In office from 1881 - 1899
William Henry Tindall rendered great service to Lloyd’s Register, first joining the Committee in 1856. He served as Deputy Chairman from 1871 before being elected as Chairman on the retirement of Thomas Chapman in 1881. His father was the London shipowner, William Tindall, who was born in Scarborough and served as Deputy Chairman of Lloyd’s Register from 1838 until his death in 1853. William Henry was also a shipowner, his company W H Tindall & Co. ran a small fleet of ships. He was elected as vice-president of the Institution of Naval Architects in 1883, having become an associate member of the council the previous year.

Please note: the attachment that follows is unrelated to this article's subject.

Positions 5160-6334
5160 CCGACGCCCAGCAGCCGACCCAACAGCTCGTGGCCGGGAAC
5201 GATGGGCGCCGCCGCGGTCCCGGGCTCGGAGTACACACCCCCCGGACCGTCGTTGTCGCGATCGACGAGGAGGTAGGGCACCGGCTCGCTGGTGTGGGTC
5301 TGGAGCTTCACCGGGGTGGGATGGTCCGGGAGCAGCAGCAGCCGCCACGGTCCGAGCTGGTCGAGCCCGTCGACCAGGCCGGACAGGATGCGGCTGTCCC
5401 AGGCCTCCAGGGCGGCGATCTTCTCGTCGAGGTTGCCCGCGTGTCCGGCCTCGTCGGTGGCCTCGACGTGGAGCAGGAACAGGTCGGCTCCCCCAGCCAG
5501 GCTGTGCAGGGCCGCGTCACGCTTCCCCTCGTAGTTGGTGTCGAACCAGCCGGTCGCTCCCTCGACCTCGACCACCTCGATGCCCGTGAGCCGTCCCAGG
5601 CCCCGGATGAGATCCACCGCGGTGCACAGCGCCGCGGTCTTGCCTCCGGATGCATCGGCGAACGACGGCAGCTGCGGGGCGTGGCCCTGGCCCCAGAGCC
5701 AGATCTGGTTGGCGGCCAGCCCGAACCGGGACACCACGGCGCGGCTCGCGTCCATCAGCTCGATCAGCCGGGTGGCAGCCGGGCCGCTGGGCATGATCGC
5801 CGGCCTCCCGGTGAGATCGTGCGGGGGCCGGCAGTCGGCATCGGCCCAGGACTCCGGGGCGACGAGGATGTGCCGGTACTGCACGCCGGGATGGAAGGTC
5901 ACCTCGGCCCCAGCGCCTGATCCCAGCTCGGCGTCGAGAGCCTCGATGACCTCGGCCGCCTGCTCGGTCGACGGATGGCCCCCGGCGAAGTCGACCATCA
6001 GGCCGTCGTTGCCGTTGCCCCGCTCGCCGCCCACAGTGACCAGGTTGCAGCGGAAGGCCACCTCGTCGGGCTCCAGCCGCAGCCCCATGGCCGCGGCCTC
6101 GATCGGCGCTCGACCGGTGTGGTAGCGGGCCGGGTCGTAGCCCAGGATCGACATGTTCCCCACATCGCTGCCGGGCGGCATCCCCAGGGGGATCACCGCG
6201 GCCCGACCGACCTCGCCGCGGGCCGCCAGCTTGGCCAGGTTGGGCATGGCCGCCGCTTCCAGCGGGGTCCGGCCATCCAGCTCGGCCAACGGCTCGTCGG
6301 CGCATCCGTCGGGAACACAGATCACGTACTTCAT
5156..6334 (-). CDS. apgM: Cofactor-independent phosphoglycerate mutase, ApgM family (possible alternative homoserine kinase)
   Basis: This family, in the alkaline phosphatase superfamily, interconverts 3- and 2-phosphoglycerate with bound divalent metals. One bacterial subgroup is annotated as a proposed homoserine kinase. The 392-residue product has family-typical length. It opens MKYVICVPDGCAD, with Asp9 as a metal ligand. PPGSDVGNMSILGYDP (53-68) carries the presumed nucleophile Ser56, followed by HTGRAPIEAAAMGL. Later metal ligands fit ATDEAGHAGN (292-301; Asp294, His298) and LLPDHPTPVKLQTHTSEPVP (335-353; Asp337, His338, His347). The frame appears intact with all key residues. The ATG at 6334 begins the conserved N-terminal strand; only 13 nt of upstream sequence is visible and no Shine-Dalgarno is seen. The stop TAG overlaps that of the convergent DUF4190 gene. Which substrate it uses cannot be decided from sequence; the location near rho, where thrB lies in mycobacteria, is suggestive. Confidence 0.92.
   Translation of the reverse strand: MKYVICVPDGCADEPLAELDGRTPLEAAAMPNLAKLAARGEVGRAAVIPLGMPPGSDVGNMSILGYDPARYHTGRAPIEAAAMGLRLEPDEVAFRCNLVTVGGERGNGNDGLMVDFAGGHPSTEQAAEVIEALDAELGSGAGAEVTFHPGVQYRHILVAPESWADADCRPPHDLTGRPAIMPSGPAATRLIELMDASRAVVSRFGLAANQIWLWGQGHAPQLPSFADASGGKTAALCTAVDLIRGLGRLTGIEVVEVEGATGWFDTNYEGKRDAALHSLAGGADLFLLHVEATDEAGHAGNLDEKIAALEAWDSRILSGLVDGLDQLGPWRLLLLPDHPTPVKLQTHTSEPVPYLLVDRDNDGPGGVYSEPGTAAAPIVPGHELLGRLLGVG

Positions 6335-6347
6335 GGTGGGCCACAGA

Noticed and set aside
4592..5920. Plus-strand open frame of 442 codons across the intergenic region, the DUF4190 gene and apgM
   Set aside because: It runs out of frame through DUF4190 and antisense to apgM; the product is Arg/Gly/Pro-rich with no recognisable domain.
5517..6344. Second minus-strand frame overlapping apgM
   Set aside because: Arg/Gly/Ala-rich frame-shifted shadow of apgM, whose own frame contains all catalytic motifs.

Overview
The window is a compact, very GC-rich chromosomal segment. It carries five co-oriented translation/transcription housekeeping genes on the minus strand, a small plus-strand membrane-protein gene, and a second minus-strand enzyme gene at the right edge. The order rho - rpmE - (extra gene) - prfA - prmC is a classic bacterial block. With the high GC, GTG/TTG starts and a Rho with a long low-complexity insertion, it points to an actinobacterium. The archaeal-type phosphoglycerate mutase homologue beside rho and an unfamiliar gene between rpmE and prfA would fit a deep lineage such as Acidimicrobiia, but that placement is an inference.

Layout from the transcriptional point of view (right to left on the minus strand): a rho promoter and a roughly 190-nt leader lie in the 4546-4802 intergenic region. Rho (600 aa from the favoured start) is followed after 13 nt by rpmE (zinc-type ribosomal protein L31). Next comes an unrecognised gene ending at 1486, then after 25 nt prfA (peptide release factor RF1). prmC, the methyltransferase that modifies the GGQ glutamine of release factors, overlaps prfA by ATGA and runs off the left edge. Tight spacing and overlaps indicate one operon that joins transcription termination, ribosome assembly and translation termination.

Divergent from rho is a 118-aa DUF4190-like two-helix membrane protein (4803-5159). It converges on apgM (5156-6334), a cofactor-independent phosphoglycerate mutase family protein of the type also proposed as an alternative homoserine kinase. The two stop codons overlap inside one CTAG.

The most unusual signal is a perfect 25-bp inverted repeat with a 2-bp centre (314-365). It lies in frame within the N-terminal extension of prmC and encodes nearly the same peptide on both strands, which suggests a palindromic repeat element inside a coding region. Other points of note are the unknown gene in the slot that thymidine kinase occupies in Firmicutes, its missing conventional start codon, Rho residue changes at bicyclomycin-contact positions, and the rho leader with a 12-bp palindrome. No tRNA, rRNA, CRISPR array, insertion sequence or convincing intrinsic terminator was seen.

Tindall’s genial bearing, tact and impartiality won for him the sincere respect both of his colleagues as well as those outside the Society. Important matters completed during his tenure included the amalgamation with the Liverpool Underwriters’ Registry, the Society’s first load line regulations, and rules for steel ships, and for refrigerating machinery and appliances. His speech at the Society’s Jubilee celebrations in 1884 included references to the depression in shipping and shipbuilding, which was then causing the shipowners and builders much concern. Tindall also expressed his hope for the future of Lloyd’s Register looking forward to the centenary; ‘I trust…that the lapse of fifty years will have tended only to strike its roots more deeply and firmly into the soil of public confidence’. Tindall died in February 1899.